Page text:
The Covid-19 disease, which has emerged in Botswana towards the end of March when the country recorded its first three cases of the virus has left dozens of people in distress and in fear of contracting the virus. Mmegi Correspondent LESEDI MKHUTSHWA reports.
FRANCISTOWN: Mmegi spoke to some of the local social workers to get their expert opinions on the psychological impact of coronavirus on the people during the pandemic, after 28 days of practising extreme social distancing and recording 23 positive cases with one death.
In an interview with Dr. Kgomotso Jongman a practising social worker and academic who specialises in family welfare issues said that the feelings of fatigue that people are currently experiencing are more likely to be related to the mental workload associated with Covid-19 rather than the physical burden.
He further said: “Dealing with the psychological strain associated with Coronavirus could be wearing people out. Mind you others have to deal with their psychological issues and that of others.
In this case, mothers are mostly affected because they have to care for everyone in their family and forget about themselves.”
Dr. Jongman said that as for children, they would not see anything wrong for the first weeks or so during lockdown but after a few weeks later; they started being anxious and asking a lot of questions about school.
He added that most of the children feel safe at school because that’s where majority of socialisation take place hence they would need assistance from their parents to keep them emotionally stable during the pandemic.
Jongman said: “The issue of health brings in fear and anxiety. People are more afraid because they know if they get Covid-19 it easy to pass on.”
In reference to the frontline workers such as health workers he said that they are trained professionals even though they have fear, they need to shoulder on and avoid burn out and fatigue.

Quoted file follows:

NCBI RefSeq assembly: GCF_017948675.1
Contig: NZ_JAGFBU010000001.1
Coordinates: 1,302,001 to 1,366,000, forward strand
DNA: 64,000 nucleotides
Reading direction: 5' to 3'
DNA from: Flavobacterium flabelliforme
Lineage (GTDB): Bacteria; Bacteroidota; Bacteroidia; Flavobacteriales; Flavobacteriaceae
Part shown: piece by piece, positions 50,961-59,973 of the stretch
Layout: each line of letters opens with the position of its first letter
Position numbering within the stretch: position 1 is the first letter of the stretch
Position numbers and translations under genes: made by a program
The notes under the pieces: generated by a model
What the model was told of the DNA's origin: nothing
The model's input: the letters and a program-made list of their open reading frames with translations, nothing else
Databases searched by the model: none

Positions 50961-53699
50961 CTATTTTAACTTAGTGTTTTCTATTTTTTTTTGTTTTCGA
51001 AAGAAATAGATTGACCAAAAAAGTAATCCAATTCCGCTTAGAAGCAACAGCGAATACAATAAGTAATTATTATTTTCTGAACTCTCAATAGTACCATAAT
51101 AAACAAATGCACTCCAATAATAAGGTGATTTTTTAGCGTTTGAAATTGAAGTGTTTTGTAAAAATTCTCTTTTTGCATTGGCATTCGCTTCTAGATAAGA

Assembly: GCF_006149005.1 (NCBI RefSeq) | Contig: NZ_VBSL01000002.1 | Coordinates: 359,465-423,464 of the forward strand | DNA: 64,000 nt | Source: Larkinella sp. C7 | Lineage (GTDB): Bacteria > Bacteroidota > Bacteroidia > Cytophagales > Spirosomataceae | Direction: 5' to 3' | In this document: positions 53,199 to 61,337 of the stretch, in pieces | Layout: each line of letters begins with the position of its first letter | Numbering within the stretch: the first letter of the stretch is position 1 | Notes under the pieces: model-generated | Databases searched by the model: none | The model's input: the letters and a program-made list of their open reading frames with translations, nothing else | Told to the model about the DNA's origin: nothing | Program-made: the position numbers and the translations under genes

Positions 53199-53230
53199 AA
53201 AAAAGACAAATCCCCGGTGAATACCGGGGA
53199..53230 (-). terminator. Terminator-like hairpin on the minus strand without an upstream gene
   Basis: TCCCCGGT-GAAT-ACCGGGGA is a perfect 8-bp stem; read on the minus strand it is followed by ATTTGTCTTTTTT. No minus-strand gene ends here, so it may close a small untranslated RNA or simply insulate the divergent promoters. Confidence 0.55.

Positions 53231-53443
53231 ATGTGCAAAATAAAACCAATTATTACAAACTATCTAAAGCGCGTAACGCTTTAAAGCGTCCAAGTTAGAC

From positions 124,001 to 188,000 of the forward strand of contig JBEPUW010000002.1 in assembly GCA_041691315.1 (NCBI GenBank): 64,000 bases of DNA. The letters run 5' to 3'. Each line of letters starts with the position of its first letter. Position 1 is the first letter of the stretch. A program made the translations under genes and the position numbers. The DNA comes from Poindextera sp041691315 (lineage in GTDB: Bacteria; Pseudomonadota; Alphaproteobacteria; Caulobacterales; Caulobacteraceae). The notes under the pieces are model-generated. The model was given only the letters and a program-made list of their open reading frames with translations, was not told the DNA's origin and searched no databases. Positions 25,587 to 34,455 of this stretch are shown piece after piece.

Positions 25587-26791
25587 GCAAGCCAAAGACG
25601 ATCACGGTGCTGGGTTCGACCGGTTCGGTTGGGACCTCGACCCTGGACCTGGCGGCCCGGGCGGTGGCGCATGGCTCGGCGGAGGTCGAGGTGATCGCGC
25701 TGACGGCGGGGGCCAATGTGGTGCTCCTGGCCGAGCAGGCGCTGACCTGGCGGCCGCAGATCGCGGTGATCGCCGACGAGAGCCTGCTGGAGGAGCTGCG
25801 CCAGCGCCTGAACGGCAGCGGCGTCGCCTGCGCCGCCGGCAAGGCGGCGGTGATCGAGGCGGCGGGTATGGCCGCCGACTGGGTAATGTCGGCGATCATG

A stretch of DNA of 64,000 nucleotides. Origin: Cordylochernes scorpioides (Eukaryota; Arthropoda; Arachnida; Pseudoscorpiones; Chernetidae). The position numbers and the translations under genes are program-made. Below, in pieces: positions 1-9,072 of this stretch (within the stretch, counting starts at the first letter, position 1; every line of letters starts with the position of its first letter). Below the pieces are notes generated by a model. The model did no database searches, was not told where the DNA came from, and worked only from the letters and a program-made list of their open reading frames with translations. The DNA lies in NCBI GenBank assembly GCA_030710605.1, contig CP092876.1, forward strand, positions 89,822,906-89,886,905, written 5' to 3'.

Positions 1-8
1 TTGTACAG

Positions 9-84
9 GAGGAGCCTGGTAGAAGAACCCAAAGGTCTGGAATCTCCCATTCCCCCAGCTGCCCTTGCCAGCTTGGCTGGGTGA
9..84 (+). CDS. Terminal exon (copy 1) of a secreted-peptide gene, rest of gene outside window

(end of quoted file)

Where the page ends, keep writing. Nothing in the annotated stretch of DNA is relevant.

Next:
According to the social worker, Covid-19 is bringing in a new social order and it is traumatising time for those that have lost their loved ones and not given a chance to bury them.
He added that the burial process is a ritual meant for the loved ones to have closure,
Therefore, many people who have lost their loved ones will not have closure and that can be psychologically debilitating.
He encouraged people who are psychologically affected by Covid-19 to seek help from professionals so that they can be given proper guidance in
Dr. Jongman emphasised that change is not easy and for this reason there is need for people to get the support they need to adapt to the new lifestyle.
Another social worker, Poloko Kgopa-Sethono who spoke in her personal capacity said that the advent of Covid-19 has been felt by many people since its outbreak.
She said that many people have been unsettled largely due to what has been happening around the world, especially countries such as China, Italy and the United States of America as they experienced a frightening death toll.
She said that when the virus finally hit their shores, the government called for a 28 days lockdown in which communities were advised to practise extreme social distancing.
Kgopa-Sethono further said that employers were advised to close down their businesses and offices plus the movement from one locality to another was restricted.
She stated: “At this point, people attending funerals were limited to 50 or less and weddings were cancelled and people could not pay their last respects to their loved ones leading to delayed closure. So grieving is part of the natural processes of dealing with death and if delayed, it can lead to depression.”
The social worker further advised that people should be given space to mourn the way they deem necessary during lockdown period by their families at home without imposing judgement.
She added that staying in one place for a prolonged period of time could be emotionally taxing hence there is a need for people to support their loved ones.
She recommended that people should exercise and read on a regular basis as it is very therapeutic and can help individual’s emotional wellbeing during lockdown.
Kgopa-Sethono also said that it is very vital for frontline workers to be provided with all
necessary resources to ease the psychological burden of having to deal with issues related to the pandemic in their varied fields.
She added: “The fear of constant thoughts of contracting the virus while executing their duties can be lessened.”
She concluded that support from the members of the public through adherence to
precautionary measures can help in maintaining front line workers mental health balance.